In my look at the new features of ACDSee Photo Studio Ultimate 2021, I was excited to see the inclusion of color wheels and tone wheels. I first started using this style of editor in video production; it’s a big part of what gives stylized video like Mad Max its distinctive look. When editing photos, however, it’s a great, intuitive way of working with the luminosity and color ranges in your image.
While these two tools might look outwardly similar, featuring brightly colored circles and numerous controls, they actually are significantly different. Let’s talk about the color wheel first. The color wheel lets you work with a specific range of colors, one at a time, adjusting the hue, saturation, luminosity (brightness), and contrast of that selected range. The tone wheels instead let you add some color to the highlights, mid-tones, or shadows, but with a greater degree of control than split-toning.
For a lot of landscape and travel photos, color can be the biggest challenge. Whether it’s a sunset that just didn’t meet expectations, a shot with tricky dynamic range, or just a small element that needs a boost of color, using a combination of the tone and color wheels can be a great option.
In this shot of a Hawaiian sunset, I had to underexpose by quite a bit to avoid blowing out the brightest clouds and lower portion of the sky. In post, as I boosted the exposure to bring back that sunny feeling, the color just bled out of the darkest parts of the sky. To solve this, it was incredibly easy to quickly select the blue portion of the sky via the color wheel, then restore some of the saturation and contrast that was lost in the earlier editing steps. You can see the selection below and the result at the top of this article.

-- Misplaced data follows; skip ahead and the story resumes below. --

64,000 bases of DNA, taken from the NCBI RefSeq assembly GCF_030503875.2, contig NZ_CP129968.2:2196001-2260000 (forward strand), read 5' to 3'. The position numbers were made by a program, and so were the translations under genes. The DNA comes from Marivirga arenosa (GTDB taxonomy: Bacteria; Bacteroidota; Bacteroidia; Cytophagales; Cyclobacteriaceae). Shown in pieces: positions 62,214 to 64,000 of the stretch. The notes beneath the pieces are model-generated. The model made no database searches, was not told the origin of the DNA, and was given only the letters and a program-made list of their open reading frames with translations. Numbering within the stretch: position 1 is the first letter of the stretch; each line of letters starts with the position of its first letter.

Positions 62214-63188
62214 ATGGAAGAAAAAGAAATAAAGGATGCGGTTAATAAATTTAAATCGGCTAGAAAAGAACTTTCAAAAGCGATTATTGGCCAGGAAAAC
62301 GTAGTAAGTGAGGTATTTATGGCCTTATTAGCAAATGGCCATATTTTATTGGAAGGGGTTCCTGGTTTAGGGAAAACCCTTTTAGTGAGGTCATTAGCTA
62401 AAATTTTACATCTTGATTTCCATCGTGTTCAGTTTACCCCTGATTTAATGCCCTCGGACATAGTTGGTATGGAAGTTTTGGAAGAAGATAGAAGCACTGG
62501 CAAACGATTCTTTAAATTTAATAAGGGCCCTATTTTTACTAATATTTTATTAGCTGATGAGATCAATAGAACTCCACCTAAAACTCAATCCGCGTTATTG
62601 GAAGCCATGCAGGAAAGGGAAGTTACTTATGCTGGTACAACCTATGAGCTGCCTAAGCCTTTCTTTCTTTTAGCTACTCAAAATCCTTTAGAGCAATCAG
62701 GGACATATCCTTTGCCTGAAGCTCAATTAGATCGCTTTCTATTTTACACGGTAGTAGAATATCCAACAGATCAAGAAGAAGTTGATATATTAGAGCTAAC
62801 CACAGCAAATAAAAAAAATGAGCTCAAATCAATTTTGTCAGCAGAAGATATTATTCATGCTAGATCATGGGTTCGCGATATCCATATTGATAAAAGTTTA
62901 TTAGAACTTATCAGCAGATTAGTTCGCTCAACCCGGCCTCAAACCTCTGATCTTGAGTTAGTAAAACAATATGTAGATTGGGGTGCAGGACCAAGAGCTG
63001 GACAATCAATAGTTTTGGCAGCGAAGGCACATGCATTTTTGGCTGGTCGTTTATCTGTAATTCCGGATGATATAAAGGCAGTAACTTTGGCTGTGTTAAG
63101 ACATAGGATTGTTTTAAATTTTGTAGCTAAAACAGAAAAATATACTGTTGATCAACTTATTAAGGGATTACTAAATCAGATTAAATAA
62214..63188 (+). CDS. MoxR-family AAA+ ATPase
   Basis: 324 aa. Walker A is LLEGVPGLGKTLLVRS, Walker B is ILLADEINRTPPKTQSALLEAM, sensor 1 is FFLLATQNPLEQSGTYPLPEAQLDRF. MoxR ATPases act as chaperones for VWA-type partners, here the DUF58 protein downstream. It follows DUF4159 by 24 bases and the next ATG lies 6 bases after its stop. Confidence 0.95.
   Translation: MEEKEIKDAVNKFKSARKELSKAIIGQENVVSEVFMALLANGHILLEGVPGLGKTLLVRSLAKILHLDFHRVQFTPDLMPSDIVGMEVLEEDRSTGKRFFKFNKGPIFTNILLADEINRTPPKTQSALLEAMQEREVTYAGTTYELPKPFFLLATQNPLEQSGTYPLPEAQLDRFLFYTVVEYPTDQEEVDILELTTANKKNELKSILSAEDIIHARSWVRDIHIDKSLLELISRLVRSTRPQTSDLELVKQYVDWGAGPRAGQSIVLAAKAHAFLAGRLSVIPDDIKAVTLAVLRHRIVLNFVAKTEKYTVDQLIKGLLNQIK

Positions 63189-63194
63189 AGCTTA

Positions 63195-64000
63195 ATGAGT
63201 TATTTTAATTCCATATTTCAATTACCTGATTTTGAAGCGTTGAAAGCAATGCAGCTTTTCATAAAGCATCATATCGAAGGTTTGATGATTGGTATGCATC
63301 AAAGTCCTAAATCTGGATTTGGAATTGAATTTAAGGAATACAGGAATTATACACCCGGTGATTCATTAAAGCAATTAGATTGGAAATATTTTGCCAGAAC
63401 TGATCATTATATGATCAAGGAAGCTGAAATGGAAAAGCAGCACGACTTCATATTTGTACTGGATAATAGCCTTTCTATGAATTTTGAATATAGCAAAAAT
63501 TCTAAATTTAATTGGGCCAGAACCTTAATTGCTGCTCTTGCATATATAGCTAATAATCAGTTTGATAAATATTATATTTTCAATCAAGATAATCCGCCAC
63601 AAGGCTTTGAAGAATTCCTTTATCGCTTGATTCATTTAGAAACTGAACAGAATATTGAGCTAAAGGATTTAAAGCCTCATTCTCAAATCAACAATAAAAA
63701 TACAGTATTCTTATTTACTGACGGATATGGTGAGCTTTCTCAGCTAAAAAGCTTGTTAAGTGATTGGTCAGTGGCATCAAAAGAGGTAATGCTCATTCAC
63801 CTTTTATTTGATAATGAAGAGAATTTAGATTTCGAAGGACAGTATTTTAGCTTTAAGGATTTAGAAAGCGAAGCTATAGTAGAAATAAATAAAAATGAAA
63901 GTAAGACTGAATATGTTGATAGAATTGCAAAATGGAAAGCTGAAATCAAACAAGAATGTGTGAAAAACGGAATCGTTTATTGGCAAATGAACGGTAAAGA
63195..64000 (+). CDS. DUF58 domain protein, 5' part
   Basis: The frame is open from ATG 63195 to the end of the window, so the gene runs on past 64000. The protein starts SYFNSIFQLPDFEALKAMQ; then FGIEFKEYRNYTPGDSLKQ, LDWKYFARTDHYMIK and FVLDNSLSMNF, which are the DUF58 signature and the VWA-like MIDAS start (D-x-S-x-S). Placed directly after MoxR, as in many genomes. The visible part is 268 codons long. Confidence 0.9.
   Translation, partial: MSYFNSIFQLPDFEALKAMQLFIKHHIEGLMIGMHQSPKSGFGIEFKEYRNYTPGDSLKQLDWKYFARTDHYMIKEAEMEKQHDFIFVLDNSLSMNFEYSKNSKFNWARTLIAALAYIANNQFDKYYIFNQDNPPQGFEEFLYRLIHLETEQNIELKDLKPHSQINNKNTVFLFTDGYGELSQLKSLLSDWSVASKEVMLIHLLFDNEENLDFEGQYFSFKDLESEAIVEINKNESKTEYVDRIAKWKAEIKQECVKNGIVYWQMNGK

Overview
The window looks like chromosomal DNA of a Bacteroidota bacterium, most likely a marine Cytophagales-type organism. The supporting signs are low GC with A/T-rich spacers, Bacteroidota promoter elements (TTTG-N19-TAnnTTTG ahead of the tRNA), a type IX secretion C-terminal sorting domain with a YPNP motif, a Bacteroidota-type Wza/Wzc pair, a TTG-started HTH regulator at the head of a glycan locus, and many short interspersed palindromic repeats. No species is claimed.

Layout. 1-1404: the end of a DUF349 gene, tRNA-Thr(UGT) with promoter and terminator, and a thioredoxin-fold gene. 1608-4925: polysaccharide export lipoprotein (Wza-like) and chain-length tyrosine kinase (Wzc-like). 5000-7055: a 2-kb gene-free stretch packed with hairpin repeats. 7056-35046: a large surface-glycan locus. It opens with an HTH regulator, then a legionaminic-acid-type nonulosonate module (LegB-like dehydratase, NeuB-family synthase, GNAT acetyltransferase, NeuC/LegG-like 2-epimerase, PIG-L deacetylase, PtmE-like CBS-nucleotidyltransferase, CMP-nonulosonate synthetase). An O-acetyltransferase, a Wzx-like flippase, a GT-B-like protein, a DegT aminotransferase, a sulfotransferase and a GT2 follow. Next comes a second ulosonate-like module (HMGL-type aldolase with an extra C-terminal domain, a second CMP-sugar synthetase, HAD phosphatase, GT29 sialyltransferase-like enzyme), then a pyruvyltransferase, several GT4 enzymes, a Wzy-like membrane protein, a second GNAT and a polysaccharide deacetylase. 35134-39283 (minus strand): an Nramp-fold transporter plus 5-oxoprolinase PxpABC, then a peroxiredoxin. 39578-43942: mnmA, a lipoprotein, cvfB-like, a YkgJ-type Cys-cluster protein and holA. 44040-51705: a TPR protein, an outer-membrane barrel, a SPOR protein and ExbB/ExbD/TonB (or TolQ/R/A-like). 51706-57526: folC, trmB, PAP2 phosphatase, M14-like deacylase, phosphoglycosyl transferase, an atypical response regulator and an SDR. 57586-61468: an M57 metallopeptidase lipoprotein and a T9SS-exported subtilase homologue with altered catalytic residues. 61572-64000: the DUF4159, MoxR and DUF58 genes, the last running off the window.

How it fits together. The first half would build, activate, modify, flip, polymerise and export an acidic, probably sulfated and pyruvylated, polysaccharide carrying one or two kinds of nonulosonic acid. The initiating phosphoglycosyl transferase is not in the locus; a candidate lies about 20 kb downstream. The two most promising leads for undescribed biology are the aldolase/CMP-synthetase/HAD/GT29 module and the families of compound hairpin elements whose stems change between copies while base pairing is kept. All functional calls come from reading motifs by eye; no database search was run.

When editing sunsets, it can be tricky to find that right color balance with something as limited as the white balance tool. Skewing too yellow can sap the sky, but going too blue will pull all that great orange out of the sunset itself. The color wheel, with the ability to select and edit both those ranges separately, makes it much easier. Just set a neutral white balance, then work on the parts of the image separately. Photo Studio Ultimate makes this easy to set up, as the wheel provides a live preview on your image of the range you actually have selected, meaning no second-guessing or manually masking.
Another area where these tools come in handy is when working with an image where you’re forced to balance very bright and dark objects. Neon signs are a great example. The bulb is very bright as well as very saturated, plus the brightly colored spill on nearby surfaces can all be difficult to capture. Being able to work with those individual ranges lets you easily add back that saturation and contrast that might be lost when balancing your overall exposure.
In this example, I used the color wheel to keep that red glow to the actual neon, which was lost when the rest of the exposure was brought up.
Overall, I loved how naturally the color and tone wheels integrated into my existing workflow. For me, they slotted right in after the basic adjustments, effectively serving as a better version of HSL sliders and some targeted adjustments like gradient filters. The interface looks a bit complicated at first, but it is really easy to grasp after just an image or two. The live previews make it very easy to learn, but also serve to speed up the editing process once you’ve learned the tool.